Home > Bullying > Ten Symptoms of Bullying at Work

Ten Symptoms of Bullying at Work

By: Kevin Watson MSc - Updated: 11 Oct 2016 | comments*Discuss
 
Symptoms Bullying Burn Out Concentration

Bullying at work is commonplace. The facts are stark. Surveys show that at some time during their working lives, half of UK workers have endured bullying. Experts who have studied bullying in the workplace make a further important point: business people and politicians have little interest in the prevention of bullying. This is despite the number of anti-bullying policies many organisations have adopted. Instead, line managers still bully staff with few repercussions.

A responsibility exists for everyone to combat this unpleasant aspect of working life. And one way to start is to identify the symptoms that show someone may be suffering from the attentions of a workplace bully.

1. Indecision

Some people are naturally indecisive. But when a person who is normally comfortable making decisions becomes irresolute, there may be an underlying problem. Bullying may cause this. Bullied workers lose confidence in their ability to be decisive when a bully criticises and harasses them.

2. Unable to Cope

Bullying may cause people to become unable to cope. Workers who usually manage to accomplish tasks with ease may suddenly appear bewildered by the simplest things. Bullies can shatter workers’ feelings of self-esteem. This results in the victims wishing they were anywhere other than the workplace.

3. Reduced Alertness

Many people may suffer from reduced alertness because of occasional tiredness. But a consistent fall in alertness suggests a more worrying cause. Bullying is distracting. It can interrupt a worker’s normal thought patterns. Bullied people may fail to pay attention to what’s happening around them. To their colleagues, they seem far less alert.

4. Reduced Efficiency

Reduced alertness because of bullying can lead to inefficiency. Previously efficient workers may begin to neglect duties. Or they may perform duties but seem unconcerned about getting them right. Poor efficiency, like many of the other symptoms listed here, can also lead to problems for colleagues. They have to resolve problems because of a worker’s failure to do his or her job properly.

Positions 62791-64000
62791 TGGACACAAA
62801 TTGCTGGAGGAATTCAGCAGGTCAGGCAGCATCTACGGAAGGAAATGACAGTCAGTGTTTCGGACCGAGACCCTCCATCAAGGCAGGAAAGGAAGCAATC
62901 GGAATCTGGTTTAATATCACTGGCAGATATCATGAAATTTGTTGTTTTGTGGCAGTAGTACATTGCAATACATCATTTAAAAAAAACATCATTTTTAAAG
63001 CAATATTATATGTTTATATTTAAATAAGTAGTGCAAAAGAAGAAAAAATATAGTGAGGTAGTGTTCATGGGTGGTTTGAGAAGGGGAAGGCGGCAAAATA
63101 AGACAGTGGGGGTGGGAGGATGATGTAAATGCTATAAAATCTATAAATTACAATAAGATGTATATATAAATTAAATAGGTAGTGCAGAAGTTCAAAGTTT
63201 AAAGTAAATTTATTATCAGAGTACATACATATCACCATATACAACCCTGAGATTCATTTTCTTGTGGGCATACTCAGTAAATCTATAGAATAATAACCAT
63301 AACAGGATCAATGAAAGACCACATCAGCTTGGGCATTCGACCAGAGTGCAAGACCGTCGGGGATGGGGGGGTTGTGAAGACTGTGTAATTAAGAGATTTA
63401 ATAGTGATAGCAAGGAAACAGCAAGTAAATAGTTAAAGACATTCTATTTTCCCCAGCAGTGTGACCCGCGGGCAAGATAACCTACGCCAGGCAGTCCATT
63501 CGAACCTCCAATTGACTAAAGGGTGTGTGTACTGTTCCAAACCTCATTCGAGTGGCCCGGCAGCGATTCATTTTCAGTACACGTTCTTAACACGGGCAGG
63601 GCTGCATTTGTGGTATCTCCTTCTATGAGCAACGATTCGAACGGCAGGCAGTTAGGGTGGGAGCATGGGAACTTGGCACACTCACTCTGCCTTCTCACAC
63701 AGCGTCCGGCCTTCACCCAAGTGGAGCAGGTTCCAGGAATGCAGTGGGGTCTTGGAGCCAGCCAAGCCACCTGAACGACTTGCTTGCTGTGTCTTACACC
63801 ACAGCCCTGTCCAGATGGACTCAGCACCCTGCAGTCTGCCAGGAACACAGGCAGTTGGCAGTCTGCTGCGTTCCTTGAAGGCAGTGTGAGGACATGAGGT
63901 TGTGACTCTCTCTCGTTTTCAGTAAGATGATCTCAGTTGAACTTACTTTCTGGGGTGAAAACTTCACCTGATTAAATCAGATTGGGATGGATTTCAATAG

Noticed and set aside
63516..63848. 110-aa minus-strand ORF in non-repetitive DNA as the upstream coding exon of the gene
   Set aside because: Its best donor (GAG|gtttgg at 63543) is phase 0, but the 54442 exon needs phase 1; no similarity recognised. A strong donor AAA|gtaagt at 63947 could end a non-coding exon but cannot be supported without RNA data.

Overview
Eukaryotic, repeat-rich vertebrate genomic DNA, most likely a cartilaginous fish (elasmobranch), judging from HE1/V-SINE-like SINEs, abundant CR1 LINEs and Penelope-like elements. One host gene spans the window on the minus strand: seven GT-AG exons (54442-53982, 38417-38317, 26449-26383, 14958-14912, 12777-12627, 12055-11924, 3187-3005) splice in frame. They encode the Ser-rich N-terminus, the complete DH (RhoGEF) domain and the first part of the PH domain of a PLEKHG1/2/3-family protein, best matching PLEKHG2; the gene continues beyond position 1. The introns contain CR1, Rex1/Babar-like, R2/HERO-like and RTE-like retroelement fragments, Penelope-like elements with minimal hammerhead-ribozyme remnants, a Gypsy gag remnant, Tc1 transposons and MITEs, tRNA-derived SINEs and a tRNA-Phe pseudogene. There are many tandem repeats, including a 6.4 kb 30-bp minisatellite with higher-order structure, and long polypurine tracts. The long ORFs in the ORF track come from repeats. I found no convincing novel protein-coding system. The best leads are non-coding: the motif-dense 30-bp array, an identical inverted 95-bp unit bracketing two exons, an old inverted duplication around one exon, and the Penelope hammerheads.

5. Poor Concentration

Some people who suffer bullying try to put the matter to the backs of their minds. But worries about bullying have a way of coming to the fore. Poor concentration is a symptom of this. Supervisors in particular may notice the effects of this on workers. And for the bullied worker, poor concentration can be frustrating.

6. Anxiety

This frustration may lead to anxiety. Alternatively, someone may exhibit anxiety as a direct result of bullying. Bullied people may become anxious about the security of their jobs. They may worry about their next meeting with the bully. Or they may be concerned about their reaction to bullying and their failure to stand up for themselves.

7. Irritability

Irritability is easy to spot. A colleague may have a short temper or make uncharacteristically nasty remarks. Irritability could be the result of a bad night’s sleep or a troublesome journey to work. But it can also be a sign of someone who is emotionally fragile after bullying.

8. Tiredness

When bullied, some people withdraw into themselves and show outward signs of tiredness. They may, when asked, be unable to explain just why they are so weary. Such tiredness can also have a link to depression. This is one of the most alarming psychological effects of bullying.

9. Confusion

Confusion is different to reduced alertness and poor concentration. It’s a mental state that’s distressing for both the sufferers and their colleagues. Once again, confusion is fairly easy to spot. But a bullied person may not just be confused about work. He or she may also become confused about personal matters unrelated to the workplace.

10. Burn Out

The ultimate symptom of bullying is burn out. At this point, the sufferer is physically and mentally exhausted. What an employer should find out is why the burn out occurred, and what to do to prevent this happening again.

Investigation

The above symptoms are not exclusive. Nor do they automatically indicate bullying. But proven links exist between these symptoms and bullying behaviour. Such behaviour can affect workers badly. The overriding concerns of experts in this field are physical and mental health problems.